Emmett Snead and his family have been selling cut-your-own Christmas trees on his farm 10 minutes outside of Fredericksburg since the mid-1980s. Five days a week, Wednesdays through Sundays, from black Friday through December 20, the farm averages 386 visitors a day.
That sounds like a lot of trees, but as Emmett tells it, “The trees are secondary. Only about 10% of people come to buy trees. The rest come to enjoy the farm.”
The Sneads aren’t exactly sure when the farm became a destination.
There had always been a roadside stand where they sell their namesake asparagus and other produce. One autumn the family started offering pick-your-own pumpkins, and eventually they added berries and sunflowers in the summer and Christmas trees in the winter.
But daughter Emmie can point to the exact spot where it all started: a single concrete slab near the farmhouse. “People started coming on to the farm just to wander around in the summer, so we put out some tricycles and all sorts of stuff there for kids to play on.”
Soon, she says, they were re-purposing the nearby greenhouse into a learning shed, where seasonal information about how things grow on the farm is posted for kids to learn from all year long. Then they added a second play area, and then a gigantic sand pile where kids can climb, dig holes and build castles.
“It snowballed,” she says. “Now we’re open every season, with trails that go into the forest behind the back field, picnic areas, more play areas along the creek, plus the mountain slides and the pine forest maze.”
There is also a hay barn with rope swings for more opportunities to play. As Emmie puts it, “There are so many places to explore; kids can tap into their inner wanderlust.”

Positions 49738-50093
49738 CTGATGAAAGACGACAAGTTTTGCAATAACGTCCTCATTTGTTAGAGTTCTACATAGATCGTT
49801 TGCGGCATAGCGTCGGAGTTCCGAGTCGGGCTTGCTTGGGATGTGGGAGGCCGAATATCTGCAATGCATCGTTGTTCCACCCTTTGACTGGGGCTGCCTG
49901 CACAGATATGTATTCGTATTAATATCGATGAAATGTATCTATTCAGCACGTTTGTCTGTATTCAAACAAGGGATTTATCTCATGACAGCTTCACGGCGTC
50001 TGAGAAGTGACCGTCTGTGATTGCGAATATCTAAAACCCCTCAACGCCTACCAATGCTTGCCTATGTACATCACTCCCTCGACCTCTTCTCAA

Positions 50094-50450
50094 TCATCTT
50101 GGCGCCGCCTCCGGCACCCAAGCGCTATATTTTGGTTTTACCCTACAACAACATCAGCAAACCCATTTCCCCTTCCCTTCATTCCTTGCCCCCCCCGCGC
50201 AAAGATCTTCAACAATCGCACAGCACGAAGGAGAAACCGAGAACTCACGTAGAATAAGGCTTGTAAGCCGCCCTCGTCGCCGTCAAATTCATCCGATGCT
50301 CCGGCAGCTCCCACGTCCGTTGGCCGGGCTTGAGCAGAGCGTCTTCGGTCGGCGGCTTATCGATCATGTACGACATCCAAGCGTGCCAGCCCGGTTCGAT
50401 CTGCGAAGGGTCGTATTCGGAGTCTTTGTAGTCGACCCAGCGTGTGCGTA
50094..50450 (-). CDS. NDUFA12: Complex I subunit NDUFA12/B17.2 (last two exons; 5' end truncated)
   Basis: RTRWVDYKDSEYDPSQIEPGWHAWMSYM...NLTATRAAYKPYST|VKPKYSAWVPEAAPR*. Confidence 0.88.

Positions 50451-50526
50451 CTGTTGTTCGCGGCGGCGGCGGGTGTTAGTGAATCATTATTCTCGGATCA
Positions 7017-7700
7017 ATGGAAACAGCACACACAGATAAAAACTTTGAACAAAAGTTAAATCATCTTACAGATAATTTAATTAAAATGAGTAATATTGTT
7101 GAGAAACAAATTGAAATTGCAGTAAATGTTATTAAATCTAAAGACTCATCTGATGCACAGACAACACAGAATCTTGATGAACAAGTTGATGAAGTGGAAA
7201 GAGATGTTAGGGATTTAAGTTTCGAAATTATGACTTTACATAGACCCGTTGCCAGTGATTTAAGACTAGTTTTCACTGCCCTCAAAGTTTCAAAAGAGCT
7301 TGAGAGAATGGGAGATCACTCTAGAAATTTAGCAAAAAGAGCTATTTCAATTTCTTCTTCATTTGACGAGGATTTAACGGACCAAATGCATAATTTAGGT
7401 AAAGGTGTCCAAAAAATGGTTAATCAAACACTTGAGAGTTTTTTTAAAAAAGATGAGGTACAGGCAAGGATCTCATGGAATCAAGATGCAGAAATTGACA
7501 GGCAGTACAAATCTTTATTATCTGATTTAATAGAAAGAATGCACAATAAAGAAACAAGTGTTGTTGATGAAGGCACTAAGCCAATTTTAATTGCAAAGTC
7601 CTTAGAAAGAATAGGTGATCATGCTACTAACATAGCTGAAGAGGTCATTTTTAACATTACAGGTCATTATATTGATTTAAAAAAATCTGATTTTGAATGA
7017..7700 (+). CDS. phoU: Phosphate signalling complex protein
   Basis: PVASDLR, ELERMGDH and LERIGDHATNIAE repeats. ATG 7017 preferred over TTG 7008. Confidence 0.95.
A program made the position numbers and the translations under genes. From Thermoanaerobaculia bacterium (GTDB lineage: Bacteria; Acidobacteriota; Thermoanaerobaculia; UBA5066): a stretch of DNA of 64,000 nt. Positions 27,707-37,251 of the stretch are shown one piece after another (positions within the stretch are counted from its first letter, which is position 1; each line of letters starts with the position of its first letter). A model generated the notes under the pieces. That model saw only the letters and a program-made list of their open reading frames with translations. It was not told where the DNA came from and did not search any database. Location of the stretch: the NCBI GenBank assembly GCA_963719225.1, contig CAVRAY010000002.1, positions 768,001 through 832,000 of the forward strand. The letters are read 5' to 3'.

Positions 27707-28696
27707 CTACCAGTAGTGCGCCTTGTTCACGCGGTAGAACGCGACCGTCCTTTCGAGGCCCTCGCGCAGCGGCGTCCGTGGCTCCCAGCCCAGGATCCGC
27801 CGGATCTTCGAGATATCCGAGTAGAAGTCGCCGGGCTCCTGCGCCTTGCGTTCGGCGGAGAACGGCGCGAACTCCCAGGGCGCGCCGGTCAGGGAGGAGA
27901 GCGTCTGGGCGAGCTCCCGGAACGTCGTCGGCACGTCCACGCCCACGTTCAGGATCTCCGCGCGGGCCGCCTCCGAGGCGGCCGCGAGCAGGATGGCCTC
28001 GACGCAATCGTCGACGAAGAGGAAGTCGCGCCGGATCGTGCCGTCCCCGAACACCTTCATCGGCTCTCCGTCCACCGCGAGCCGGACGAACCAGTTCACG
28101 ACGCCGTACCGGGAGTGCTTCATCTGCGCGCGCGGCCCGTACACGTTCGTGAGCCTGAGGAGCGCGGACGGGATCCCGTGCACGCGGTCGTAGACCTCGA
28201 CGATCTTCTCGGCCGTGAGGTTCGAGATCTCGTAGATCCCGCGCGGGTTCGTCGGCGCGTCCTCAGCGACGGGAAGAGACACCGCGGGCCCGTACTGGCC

And then there are the animals. The farm provides visitors with the rare opportunity to get close to horses, llamas and sheep. “Horses are a focal point here,” Emmie notes. “People come back to see them over and over again, they learn their names, they build relationships with them.”
Her father underscores the importance of letting people get to know the 266-acre farm. “You’d be surprised how few people have gotten that close to a horse, or any large animal,” says Emmett. “It’s something people want to experience.”
To preserve the possibility for that experience into the future, Emmett protected the farm with an open-space easement held by the Virginia Outdoors Foundation in 2011.
Emmie, who works at Mojave Desert Land Trust in California but
returns when she can to help her parents out, believes that the outdoor experiences the farm provides are more important now than ever. “I’ve seen it grow from that little concrete slab to what you see here now, and it’s always been a resource, but like so many things during a pandemic, it’s become essential.”